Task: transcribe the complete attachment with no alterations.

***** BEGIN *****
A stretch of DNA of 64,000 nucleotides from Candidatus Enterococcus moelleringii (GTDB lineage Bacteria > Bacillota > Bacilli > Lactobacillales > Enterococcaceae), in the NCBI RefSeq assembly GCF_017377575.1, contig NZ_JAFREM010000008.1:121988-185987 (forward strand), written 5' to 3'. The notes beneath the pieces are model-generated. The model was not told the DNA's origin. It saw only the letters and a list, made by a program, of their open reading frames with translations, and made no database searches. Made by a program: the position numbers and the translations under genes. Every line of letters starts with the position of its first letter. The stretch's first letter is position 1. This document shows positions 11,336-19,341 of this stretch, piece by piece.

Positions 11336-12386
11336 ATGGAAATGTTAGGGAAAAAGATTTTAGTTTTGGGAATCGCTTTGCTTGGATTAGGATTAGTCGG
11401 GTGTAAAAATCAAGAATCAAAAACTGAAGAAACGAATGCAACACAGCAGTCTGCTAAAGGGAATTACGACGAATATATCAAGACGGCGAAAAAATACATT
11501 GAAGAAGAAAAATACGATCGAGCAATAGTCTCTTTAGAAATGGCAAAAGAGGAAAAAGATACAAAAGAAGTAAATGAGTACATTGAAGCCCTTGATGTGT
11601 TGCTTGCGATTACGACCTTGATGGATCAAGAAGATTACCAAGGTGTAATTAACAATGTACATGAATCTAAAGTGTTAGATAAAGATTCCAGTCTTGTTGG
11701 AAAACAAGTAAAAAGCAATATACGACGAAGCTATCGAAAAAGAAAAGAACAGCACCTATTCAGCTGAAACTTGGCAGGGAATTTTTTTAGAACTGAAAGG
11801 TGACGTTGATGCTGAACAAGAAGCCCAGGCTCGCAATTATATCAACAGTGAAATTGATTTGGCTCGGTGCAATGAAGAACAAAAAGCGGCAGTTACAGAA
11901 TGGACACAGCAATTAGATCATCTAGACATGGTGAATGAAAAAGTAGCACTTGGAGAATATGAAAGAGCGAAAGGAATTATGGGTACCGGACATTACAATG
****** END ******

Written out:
A stretch of DNA of 64,000 nucleotides from Candidatus Enterococcus moelleringii (GTDB lineage Bacteria > Bacillota > Bacilli > Lactobacillales > Enterococcaceae), in the NCBI RefSeq assembly GCF_017377575.1, contig NZ_JAFREM010000008.1:121988-185987 (forward strand), written 5' to 3'. The notes beneath the pieces are model-generated. The model was not told the DNA's origin. It saw only the letters and a list, made by a program, of their open reading frames with translations, and made no database searches. Made by a program: the position numbers and the translations under genes. Every line of letters starts with the position of its first letter. The stretch's first letter is position 1. This document shows positions 11,336-19,341 of this stretch, piece by piece.

Positions 11336-12386
11336 ATGGAAATGTTAGGGAAAAAGATTTTAGTTTTGGGAATCGCTTTGCTTGGATTAGGATTAGTCGG
11401 GTGTAAAAATCAAGAATCAAAAACTGAAGAAACGAATGCAACACAGCAGTCTGCTAAAGGGAATTACGACGAATATATCAAGACGGCGAAAAAATACATT
11501 GAAGAAGAAAAATACGATCGAGCAATAGTCTCTTTAGAAATGGCAAAAGAGGAAAAAGATACAAAAGAAGTAAATGAGTACATTGAAGCCCTTGATGTGT
11601 TGCTTGCGATTACGACCTTGATGGATCAAGAAGATTACCAAGGTGTAATTAACAATGTACATGAATCTAAAGTGTTAGATAAAGATTCCAGTCTTGTTGG
11701 AAAACAAGTAAAAAGCAATATACGACGAAGCTATCGAAAAAGAAAAGAACAGCACCTATTCAGCTGAAACTTGGCAGGGAATTTTTTTAGAACTGAAAGG
11801 TGACGTTGATGCTGAACAAGAAGCCCAGGCTCGCAATTATATCAACAGTGAAATTGATTTGGCTCGGTGCAATGAAGAACAAAAAGCGGCAGTTACAGAA
11901 TGGACACAGCAATTAGATCATCTAGACATGGTGAATGAAAAAGTAGCACTTGGAGAATATGAAAGAGCGAAAGGAATTATGGGTACCGGACATTACAATG